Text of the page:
Thromboembolism is the largest cause of morbidity and mortality in the western world, yet oral anticoagulation is currently available only with vitamin K antagonists - most often, warfarin. Warfarin has been used for treatment of thrombotic disease for about 50 years. However, despite its widespread use, it is associated with several limitations, such as varied patient response, a narrow therapeutic window, numerous drug and food interactions, and need for frequent therapeutic monitoring. In addition, its full anticoagulant effect usually takes at least 4-5 days after the start of therapy or any dosage change, and it has a slow offset of therapy. A new oral anticoagulant, ximelagatran, has considerable advantages compared with warfarin. The agent requires no therapeutic monitoring, has a wide therapeutic window, and is not known to interact with food or drugs. The advantages ximelagatran brings to clinical practice should be a welcome addition to the options for management of thrombotic disease.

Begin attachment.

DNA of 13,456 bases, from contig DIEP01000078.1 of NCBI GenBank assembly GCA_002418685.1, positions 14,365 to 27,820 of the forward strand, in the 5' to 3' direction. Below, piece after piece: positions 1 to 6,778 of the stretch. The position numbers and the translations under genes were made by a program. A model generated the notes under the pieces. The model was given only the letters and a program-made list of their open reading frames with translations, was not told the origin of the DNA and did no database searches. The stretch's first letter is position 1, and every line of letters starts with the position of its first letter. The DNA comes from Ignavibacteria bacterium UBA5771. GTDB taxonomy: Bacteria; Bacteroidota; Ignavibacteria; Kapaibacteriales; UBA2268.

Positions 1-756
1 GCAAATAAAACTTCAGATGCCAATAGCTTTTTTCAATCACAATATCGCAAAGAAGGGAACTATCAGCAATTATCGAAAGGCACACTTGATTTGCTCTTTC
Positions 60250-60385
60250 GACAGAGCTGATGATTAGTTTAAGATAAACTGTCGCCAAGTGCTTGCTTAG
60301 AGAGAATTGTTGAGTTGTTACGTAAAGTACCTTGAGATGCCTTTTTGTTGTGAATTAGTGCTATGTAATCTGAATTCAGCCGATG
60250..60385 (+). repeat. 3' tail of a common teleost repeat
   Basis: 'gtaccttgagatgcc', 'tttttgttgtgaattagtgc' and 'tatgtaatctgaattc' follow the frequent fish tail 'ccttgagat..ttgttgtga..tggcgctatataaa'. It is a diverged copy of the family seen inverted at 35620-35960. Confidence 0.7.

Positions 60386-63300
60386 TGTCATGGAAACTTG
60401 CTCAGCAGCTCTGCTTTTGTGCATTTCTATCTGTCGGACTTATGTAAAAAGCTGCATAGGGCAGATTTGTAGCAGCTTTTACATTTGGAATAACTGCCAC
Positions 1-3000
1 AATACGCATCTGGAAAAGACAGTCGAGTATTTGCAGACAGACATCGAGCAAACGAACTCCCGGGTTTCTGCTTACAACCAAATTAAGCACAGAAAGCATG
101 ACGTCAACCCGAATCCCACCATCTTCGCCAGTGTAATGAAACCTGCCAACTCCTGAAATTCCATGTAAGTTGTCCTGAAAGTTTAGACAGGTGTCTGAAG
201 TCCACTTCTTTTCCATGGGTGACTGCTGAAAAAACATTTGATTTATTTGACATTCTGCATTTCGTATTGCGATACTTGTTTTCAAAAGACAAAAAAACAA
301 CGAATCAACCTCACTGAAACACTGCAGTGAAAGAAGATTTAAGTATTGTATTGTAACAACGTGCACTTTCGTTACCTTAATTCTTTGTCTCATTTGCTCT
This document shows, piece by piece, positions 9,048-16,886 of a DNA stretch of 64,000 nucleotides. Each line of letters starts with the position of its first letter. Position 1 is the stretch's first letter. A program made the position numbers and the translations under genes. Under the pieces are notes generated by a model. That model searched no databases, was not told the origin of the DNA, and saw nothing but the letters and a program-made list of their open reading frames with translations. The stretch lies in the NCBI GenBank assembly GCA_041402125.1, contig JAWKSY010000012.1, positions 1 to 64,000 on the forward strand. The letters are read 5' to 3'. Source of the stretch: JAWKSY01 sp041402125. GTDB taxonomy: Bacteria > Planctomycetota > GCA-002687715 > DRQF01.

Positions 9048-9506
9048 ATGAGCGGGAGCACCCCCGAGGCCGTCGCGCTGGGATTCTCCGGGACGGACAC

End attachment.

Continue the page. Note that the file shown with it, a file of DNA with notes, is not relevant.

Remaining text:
- Venous thromboembolic disease
ASJC Scopus subject areas
- Pharmacology (medical)